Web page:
Article Hindi

Kaala Patthar, a document on lives and danger in the mines: Anniversary special


Kaala Patthar, Yash Chopra's film scripted by Salim-Javed, turns 40 today, but its portrayal of life in a mining town, the risks and the camaraderie, remains just as impressive.

Shriram Iyengar

During the pre-release interviews for his latest release Super 30, Hrithik Roshan said: "The definition of a hero on screen is changing." The actor should know. Often cited as an example of the desirable male, Hrithik Roshan underwent a transformation (complete with tanned face) to play a poor mathematics teacher from Bihar.

Over the years, Hindi cinema has sourced its heroes from thieves, gangsters, policemen, entrepreneurs and, more recently, rocket scientists. But a profession that has slowly vanished into the background is that of miners.

While Salman Khan's short stint as a miner in Bharat (2018) and the recent success of Kannada star Yash's KGF (2018) has brought the largely forgotten industry back in the limelight, neither film focused on the risks and lives of miners in the fashion of the iconic Kaala Patthar (1979). 

Yash Chopra's ensemble drama was driven by a talented cast, a stellar script and some scintillating dialogue. Forty years later, the film continues to make for an interesting document on the lives of these exploited labourers and their inhuman struggle in the darkness. 

Incidentally, the film was based on one of independent India's worst mining disasters which took place in Chasnala, near Dhanbad, then part of united Bihar and now in Jharkhand. The disaster resulted in the deaths of 380 miners who were trapped underground when an explosion flooded the mine. 

In a 2017 interaction with the Hindi daily Dainik Bhaskar, writer Javed Akhtar, one half of the Salim-Javed duo that crafted Kaala Patthar, said, "We were not aware of the socio-political relevance of the Angry Young Man. We were simply writing stories. Except that these stories were the product of the times, which we also belonged to." 

Considering the impact and shock of the Chasnala mining disaster, it was no surprise that the writers picked it up as a story. A tale of exploited, poor labourers working for long hours in a dark hole for pay that was little more than peanuts was a piercing tale for an emerging India. 

The film also had the ever-present face of the new 'angry' India, Amitabh Bachchan, carrying the flag of the idealistic and hard-working common man. On the other side of the spectrum was the clean-cut, new-age Shashi Kapoor, and the more grungy, wild Shatrughan Sinha.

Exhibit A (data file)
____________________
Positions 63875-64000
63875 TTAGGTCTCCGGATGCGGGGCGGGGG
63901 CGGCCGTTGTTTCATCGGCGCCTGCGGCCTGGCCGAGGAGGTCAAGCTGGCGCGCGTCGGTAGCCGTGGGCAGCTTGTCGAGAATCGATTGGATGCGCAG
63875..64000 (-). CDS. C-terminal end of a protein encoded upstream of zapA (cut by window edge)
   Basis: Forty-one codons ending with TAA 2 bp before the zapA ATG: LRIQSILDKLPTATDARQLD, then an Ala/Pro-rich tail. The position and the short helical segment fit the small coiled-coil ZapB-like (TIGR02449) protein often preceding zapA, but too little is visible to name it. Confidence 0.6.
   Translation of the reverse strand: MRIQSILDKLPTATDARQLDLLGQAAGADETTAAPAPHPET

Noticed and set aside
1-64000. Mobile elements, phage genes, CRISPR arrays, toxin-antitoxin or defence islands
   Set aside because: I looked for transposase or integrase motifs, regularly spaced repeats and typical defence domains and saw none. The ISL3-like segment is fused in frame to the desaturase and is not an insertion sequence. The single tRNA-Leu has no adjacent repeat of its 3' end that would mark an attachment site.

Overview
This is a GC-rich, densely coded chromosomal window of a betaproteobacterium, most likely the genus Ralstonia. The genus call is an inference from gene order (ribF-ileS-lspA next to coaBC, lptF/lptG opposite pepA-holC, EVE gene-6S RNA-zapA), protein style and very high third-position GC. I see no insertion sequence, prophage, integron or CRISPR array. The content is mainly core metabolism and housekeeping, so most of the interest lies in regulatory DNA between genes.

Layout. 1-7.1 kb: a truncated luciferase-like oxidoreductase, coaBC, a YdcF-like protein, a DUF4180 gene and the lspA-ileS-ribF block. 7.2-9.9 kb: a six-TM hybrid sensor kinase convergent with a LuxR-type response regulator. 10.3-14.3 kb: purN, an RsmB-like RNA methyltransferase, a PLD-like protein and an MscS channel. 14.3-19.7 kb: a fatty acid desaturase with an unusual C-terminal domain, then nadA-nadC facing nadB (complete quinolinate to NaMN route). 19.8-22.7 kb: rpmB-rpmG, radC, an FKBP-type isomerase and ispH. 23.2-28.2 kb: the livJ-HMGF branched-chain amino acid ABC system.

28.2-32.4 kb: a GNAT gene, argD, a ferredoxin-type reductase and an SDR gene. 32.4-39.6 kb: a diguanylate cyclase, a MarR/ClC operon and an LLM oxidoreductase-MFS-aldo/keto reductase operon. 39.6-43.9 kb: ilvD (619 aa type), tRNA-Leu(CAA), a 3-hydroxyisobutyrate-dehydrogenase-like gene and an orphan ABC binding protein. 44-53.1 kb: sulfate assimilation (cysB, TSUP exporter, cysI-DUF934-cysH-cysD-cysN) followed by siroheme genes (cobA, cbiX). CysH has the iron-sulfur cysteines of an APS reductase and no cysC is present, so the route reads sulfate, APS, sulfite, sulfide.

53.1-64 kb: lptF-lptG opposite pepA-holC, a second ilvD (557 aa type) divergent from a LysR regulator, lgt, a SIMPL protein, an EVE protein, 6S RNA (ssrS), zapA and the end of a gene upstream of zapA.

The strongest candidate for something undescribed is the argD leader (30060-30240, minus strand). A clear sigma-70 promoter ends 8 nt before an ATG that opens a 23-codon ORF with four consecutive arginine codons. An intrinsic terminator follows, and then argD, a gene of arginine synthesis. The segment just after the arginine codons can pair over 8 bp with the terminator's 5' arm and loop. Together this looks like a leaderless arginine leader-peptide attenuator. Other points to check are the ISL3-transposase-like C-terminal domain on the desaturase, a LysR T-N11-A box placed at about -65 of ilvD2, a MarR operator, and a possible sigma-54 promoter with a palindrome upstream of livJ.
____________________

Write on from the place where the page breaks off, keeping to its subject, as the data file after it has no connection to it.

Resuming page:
The sequence repeats itself in another Salim-Javed/Yash Chopra classic, Trishul (1978), where Amitabh Bachchan's Vijay makes his entry on screen while working in a mine. The explosion that he sets off is symbolic of the anger suppressed within. 

The chemistry among these characters is what makes Kaala Patthar so watchable. 

Apart from the leading men, the film constructed a portrait of a mining town. The bangle sellers, the tired doctor (Rakhee), the wedding celebrations, and the homilies of miners from different cultures who band together is explored through the film. The women led by Neetu Singh and Rakhee embody the lives of those left behind in the villages with each death in the mines.

With the turn of the millennium, the image of the hero cloaked in dirt and blood mostly faded away. With the exception of the cringe-worthy Koyla (1997), few films have dealt with the topic. 

It took the arrival of another 'Angry Young Man' in Anurag Kashyap to take a look at the forgotten coal mines of India. In the two-part Gangs Of Wasseypur (2012), Kashyap returned to the mines of Dhanbad to craft his magnum opus. 

Gangs Of Wasseypur (2012) begins in the coal mines and expands to the entire region of Wasseypur around it. While the film does not delve into the life in the mines, the mines play an important role in shaping the characters. Incidentally, it was in 2012 that the miners of Chasnala finally received a memorial for their lost comrades.

Kashyap's rise, along with directors like Tigmanshu Dhulia and Anubhav Sinha, has recreated the bubbling sense of anger. But it was the multi-lingual KGF: Chapter One (2018) that dived into the Kolar Gold Fields down south to explore the genre once again. 

Like Amitabh Bachchan in Kaala Patthar (1979), the hero of KGF, played by Yash, turns to the gold mines in anger and a mood for vengeance. He might be a criminal, but he seeks to use his anger to liberate those enslaved in the mines. 

Scripted in the style of the 1970s commercial potboilers, KGF proved to be a surprising success in cities like Mumbai and Delhi. The film's eventual collection exceeded the Rs100 crore mark that has become the minimum required for a blockbuster. 

With films like Article 15 (2019) and Mulk (2018) creating the potential for movies that explore the lives of the oppressed multitudes who live and die in anonymity, perhaps the time is ripe once again for a film on miners.

Yet, to match the completeness of the cinematic document that was Kaala Patthar is a tall order. Forty years on, the film remains the most evocative portrait of life in those dark caverns under the ground.